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Mind reading - the science behind the superpower

Will it be possible to read minds in the future? Sophie Dixon examines the current research and future possibilities of mind reading

Mind reading, the phenomena that has for so long been considered a fantasy, is becoming a more realistic possibility. While mind reading devices for casual communication are still a long way off, the ability to translate a person’s brain activity into written text, a process known as neurotelepathy, has already been achieved. The ‘brain-to-text’ system developed by German and U.S. researchers uses electrocorticography to record the neural activity in specific locations in the brain. Research participants were instructed to read sample text aloud while having this neural activity recorded; this data then could be accurately decoded into the text that had been read. The ability to translate brain activity into text is a pretty mind-blowing concept, and today this may have life-changing consequences for patients suffering from conditions such as locked-in syndrome. However, in the future we may consider these to be the first few steps towards conquering the popular sci-fi fantasy of mind reading.

Meanwhile, Professor Marvin Chun at Yale University has succeeded in extracting images from the brains of participants looking at pictures while inside fMRI scanners. Volunteers looked at a picture of a face whilst inside the brain imaging machine, and researchers were able to create digital reconstructions of the face by decoding the electrical activity patterns of the brain. Neurotelepathy is possible because of our knowledge of the different specialised regions of the brain. Whilst one area may be active when we view faces, another will be active when we view a car, and in general these specialised regions are the same across the population. Of course there are some individual differences, and this could mean an image triggers slightly different neurons in one person’s brain compared to another’s, perhaps because of different experiences and emotions associated with the image. Scientists, however, are able to combat this by creating a database big enough to account for these differences, and allowing a kind of neural signature to be developed for different stimuli.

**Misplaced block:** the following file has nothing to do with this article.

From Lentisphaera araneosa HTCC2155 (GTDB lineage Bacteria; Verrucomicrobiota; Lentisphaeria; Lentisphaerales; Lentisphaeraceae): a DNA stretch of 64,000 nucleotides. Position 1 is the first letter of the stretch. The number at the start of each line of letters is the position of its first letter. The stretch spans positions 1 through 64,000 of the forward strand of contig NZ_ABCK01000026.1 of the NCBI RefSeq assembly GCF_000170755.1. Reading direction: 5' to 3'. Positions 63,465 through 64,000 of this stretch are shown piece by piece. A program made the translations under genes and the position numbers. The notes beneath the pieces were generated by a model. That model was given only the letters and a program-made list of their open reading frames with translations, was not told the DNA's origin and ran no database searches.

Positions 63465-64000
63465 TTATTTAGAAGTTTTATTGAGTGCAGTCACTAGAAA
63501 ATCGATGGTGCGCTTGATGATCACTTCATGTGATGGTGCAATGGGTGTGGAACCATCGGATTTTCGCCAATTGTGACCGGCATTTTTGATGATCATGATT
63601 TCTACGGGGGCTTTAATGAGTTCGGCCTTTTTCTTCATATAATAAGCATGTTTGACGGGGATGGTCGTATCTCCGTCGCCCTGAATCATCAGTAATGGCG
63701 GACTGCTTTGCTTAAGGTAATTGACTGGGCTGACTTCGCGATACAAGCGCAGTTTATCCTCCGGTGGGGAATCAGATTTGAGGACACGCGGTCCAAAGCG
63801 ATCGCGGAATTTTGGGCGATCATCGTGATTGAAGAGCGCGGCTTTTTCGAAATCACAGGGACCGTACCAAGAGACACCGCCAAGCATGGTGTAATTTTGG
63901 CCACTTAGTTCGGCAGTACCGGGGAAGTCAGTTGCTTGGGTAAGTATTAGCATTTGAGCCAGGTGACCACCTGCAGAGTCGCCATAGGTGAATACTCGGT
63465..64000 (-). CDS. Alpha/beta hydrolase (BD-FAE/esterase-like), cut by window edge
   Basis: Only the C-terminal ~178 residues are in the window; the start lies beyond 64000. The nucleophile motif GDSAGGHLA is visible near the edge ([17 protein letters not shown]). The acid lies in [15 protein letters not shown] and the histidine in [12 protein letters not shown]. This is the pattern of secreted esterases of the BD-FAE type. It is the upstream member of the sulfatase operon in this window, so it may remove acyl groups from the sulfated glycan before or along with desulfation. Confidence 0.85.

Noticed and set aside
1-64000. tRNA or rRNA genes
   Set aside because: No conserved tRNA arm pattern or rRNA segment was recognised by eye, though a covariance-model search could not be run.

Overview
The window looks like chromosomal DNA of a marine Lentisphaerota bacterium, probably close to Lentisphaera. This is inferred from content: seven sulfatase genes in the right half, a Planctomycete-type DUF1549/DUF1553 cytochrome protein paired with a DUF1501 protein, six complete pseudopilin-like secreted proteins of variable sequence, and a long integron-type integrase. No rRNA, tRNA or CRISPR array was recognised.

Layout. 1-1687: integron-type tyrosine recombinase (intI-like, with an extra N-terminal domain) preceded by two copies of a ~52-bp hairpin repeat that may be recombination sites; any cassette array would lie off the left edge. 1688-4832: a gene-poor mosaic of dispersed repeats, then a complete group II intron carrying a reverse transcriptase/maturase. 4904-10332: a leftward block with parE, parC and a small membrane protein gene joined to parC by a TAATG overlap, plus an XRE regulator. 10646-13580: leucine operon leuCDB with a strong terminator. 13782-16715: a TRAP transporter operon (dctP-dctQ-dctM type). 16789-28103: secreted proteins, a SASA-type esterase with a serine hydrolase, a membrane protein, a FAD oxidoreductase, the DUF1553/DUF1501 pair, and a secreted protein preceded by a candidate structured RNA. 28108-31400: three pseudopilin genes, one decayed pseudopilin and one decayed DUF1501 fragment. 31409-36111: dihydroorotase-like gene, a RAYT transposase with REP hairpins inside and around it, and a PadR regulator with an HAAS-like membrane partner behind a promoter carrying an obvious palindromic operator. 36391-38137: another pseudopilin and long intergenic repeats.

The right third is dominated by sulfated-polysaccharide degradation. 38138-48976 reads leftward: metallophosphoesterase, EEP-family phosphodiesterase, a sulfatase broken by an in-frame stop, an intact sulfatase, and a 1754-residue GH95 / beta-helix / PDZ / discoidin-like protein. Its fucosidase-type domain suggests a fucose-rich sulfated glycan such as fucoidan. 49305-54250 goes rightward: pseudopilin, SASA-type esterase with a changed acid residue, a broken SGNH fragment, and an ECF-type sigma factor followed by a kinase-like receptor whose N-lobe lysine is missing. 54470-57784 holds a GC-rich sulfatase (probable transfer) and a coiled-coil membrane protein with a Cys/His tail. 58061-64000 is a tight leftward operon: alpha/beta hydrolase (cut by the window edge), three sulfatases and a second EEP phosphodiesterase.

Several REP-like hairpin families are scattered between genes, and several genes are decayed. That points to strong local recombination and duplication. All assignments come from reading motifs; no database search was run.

The results of this research have already pointed towards some potential future applications. For example, the reconstructed images have been found to be more accurate than other facial reconstruction technologies used in the investigation of crime, such as PhotoFit. As the technology improves and our understanding of the human brain advances, it is a very real possibility that such methods may one day aid the criminal justice system, in ways we never imagined would be possible.

From Issue 10

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